An underperforming $223 million revenue family office investment (mall-based beauty salons) was originally acquired from a public company with the expectation that its store operations could be improved. The goal was to increase profitability by significantly streamlining back office costs and improving gross margins through a lower-cost supply chain.
- The Company had been rationalizing its salon footprint, closing underperforming locations.
- Company could not easily improve customer traffic “across the board” as performance at each salon was heavily dependent on the stylists at each location and also foot traffic at the mall.
- The Company continued to use the prior owner’s POS system which was used for inventory replenishment and payroll tracking.
- Because the prior owner had “rolled up” various salons and concepts, there were nearly as many compensation programs as there were salons.
- The family office was capital-constrained; thus, it was not able to update the décor of the salons, many of which were “tired” in appearance.
- The company was in violation of certain financial and operating metrics required under the sale agreement with the prior owner.
- In some malls, the company operated multiple locations under different formats. By closing underperforming locations, the company hoped that those stylists and customers would relocate to the other location in the same mall or relocate to a mall in the general vicinity. However, consolidating stylists (and their customers) proved to be difficult. Because the other mall location was a different format, this was unattractive to the stylist. And, the next closest salon may not have been convenient for the stylist and/or their customers. Closing locations caused too much dilution in revenues.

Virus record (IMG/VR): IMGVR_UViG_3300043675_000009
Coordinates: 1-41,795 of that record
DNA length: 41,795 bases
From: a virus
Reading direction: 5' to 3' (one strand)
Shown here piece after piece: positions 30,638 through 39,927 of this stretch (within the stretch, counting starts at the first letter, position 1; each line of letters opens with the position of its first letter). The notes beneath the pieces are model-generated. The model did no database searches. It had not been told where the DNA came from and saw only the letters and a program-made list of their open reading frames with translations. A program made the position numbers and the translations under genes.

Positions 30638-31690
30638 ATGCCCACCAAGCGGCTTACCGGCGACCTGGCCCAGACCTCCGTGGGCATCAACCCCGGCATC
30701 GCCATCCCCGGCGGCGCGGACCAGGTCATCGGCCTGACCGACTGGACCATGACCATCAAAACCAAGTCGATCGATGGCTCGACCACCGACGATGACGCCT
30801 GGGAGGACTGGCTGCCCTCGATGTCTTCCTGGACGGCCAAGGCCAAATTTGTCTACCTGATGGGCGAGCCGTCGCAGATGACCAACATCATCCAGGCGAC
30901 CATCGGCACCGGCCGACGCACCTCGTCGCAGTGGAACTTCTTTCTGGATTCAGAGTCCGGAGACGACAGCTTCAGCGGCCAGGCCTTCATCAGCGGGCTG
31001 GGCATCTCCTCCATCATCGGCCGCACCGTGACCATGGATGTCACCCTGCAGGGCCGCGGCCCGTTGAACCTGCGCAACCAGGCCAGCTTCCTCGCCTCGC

- Replicating performance of the higher-performing locations was dependent upon the quality and number of stylists at each location. The artistic talent of the stylists is not something which can easily be transmitted across the salon base.
- As the client rationalized its locations, regional and district managers were stretched thin across a broader coverage area, reducing their effectiveness at training and sharing “best practices.”
- The Company was never able to wean itself off the prior owner’s POS system which was used for inventory replenishment and payroll; thus, the savings on shifting to a lower-cost supply chain never materialized.
- Management was not able to transition the employees to a single compensation program through a lower-cost third-party payroll service.
EMA’s significant experience in the retail, consumer products and personal services industries was highly beneficial to this particular situation and enabled EMA to quickly make assessments.
- EMA reviewed the financial and operational data, including the detailed 4-wall cash models prepared by the management company’s analysts. EMA was able to analyze trends from comparable historic performance and project the company’s results under various scenarios. Further, EMA assisted the company in developing various materials used to introduce the company to potential investors.
- EMA outlined options for exiting the investment, identified potential wind down liabilities to the management team and the family office under various scenarios, prepared a path which ended the cash outlays by the family office, liquidated the excess salons without wanted publicity and met the terms of the settlement agreement.
- A settlement was reached with the prior owner which required certain of the salons to be sold. The form of the sale was subject to further negotiation.
- After presenting various options for exiting the remaining business and effecting the sale under the settlement agreement, the company agreed to use an ABC to transact the sale and wind down the excess salons. The secured lender agreed to the transaction and the structure did not require assignment of leases. By using an ABC instead of a Chapter 7 liquidation, the transaction closed without any disruption to approximately 250 salons which meant about 1,500 jobs were saved. Further, the family office was able to immediately stop funding operations when the assignment occurred.
An ABC is an effective process to liquidate a business in a timely, cost-effective manner while avoiding unwanted publicity. While bankruptcy provides helpful features, such as the automatic stay, assignment provisions for executory contracts, and cram down on secured lenders, it is also cumbersome, expensive and public. Owners seeking to quickly wind down an investment or transition the business to buyer with minimal disruption may find an ABC to be the right process.
EMAGroup advises companies in transition, focusing on Special Situations, Capital Solutions, Enterprise Performance Improvement, and Insolvency Strategies to create value-driven solutions. For more information, visit: http://www.ema-group.com.